by Jill Ragar Esfeld
MISSION — The first time St. Pius X parishioner Chris Ronan wore his Flash costume, he scared small children.
“I was going to go trick-or-treating with my nieces,” he said. “I got all dressed and I came downstairs. And my niece Avery, who was two at the time, saw me and just went ballistic.”
Avery cried so hard that Ronan had to take the costume off. It sat in the back of his closet gathering dust, destined never to do a good deed — until recently, when Ronan made a pledge to friends and co-workers.
If they would donate $1,000 to Special Olympics, Ronan promised he would do the Polar Plunge on Jan. 30 into Shawnee Mission Park Lake in Lenexa dressed as The Flash.
The Flash persona is an appropriate one for Ronan. He ran cross-country for St. Thomas Aquinas High School in Overland Park and at the University of Kansas. He still racks up at least 50 miles a week running and has competed in several marathons.
“I got the Flash costume because he’s the closest superhero to a runner,” he said.
It was running, in fact, that first introduced Ronan to the Special Olympics.
“At the KU Relays, we would have a Special Olympic section like the 100-meter dash,” he said. “I was always just really impressed with the people I’d see compete in those events, and with the organization as well.”
Now in its 13th year, the Polar Plunge is Special Olympics’ biggest fundraiser and came about because the organization was looking for an innovative way to raise money.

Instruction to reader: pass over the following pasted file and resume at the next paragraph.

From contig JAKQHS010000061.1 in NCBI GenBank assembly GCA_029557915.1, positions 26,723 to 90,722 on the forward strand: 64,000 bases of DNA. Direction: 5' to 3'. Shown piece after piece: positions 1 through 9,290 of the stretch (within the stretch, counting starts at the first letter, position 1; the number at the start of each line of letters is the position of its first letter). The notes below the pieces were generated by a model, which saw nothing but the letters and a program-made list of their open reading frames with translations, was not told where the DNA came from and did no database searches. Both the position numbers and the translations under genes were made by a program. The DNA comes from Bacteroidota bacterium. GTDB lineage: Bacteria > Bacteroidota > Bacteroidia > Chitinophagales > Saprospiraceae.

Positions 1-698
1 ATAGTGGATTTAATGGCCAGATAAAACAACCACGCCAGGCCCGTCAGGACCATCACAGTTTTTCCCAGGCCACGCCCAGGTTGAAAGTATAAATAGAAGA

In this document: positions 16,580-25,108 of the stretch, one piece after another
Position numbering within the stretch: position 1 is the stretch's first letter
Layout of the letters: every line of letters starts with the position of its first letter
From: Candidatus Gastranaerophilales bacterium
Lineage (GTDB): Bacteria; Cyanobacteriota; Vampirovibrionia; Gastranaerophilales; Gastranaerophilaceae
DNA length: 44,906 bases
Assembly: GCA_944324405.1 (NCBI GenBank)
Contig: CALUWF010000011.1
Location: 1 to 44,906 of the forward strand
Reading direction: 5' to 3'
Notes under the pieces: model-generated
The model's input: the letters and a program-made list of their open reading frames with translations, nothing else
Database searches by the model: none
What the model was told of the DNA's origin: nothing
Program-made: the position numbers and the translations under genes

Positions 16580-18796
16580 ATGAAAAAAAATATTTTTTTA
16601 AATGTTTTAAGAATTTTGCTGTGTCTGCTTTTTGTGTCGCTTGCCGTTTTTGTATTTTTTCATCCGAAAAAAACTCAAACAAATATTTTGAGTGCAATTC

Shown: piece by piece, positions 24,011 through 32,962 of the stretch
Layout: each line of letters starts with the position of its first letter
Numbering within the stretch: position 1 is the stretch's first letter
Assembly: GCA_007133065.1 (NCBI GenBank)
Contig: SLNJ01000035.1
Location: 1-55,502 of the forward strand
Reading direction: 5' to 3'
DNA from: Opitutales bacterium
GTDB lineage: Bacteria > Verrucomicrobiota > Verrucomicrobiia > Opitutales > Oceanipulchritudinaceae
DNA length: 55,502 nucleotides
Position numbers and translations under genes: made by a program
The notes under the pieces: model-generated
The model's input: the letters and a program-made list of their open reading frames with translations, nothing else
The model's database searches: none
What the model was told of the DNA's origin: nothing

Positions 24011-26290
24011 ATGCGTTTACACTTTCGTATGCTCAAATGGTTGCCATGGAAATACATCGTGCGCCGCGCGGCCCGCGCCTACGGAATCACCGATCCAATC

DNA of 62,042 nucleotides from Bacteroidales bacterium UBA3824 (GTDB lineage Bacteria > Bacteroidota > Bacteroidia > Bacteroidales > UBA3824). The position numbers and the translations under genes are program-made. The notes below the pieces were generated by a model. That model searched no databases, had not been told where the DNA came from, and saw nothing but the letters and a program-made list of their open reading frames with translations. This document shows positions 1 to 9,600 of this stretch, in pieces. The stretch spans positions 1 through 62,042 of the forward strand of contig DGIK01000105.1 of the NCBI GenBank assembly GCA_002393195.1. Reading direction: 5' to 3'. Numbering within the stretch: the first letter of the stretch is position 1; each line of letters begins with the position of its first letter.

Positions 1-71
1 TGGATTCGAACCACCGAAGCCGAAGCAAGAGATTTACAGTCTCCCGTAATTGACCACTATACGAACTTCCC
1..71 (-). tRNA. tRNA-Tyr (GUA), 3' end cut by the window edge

“A lot of nonprofits have to do the golf tournaments, the big balls and galas,” said Donna Zimmerman, senior vice president of marketing and development for Special Olympics. “We were trying to find something unique for our organization.”
Special Olympics holds ten Polar Plunge events throughout Kansas each year. The plunge at Shawnee Mission Park, held in January, is its flagship event and boasts the biggest crowds.
Ronan had done the Polar Plunge in 2003. As he approached the prospect this year, especially in view of the recent economic downturn and the crisis in Haiti, he figured people were probably suffering from donor fatigue.
So to make his donation request more appealing, Ronan teamed up with his wife Rachel, who owns the graphic design freelance company Kiwi Creations. They put together a video appeal and posted it online through the Web site, firstgiving.com.
There the donations came rolling in, topping $1,000 with surprising speed.
“People seemed to be getting an unnatural amount of pleasure out of the idea of seeing me uncomfortable,” Ronan said. “We started to joke about it.
“My wife would say, ‘I don’t know if people really like you or really dislike you.’”
Ronan chose to prepare for the event by not preparing.
“It was going to happen one way or the other,” he said. “There’s not much I could do. I stayed as dry and as warm as I could until the moment came. And then I just did it.”
And Rachel Ronan had no interest in sharing her husband’s misery.
“No way,” she said. “I was there for support and to stand on the beach and cheer him on.”
Surprisingly enough, in the midst of the crowd lined up waiting to plunge into Shawnee Mission Lake, Ronan did not look out of place in his Flash costume. There were men dressed in business suits, formal gowns, and diapers. There were women wearing everything from bikinis to cocktail dresses.
“I certainly wasn’t alone in making a fool out of myself,” Ronan said.
To make matters worse, this year the lake water wasn’t just cold, it was frozen. A hole had to be chopped out of the ice around the beach so participants would have a place to plunge.
“It was a different experience this time,” said Ronan. “It was colder. When I hit the water, I distinctly remember thinking, ‘This was worse than the last time I did it.’”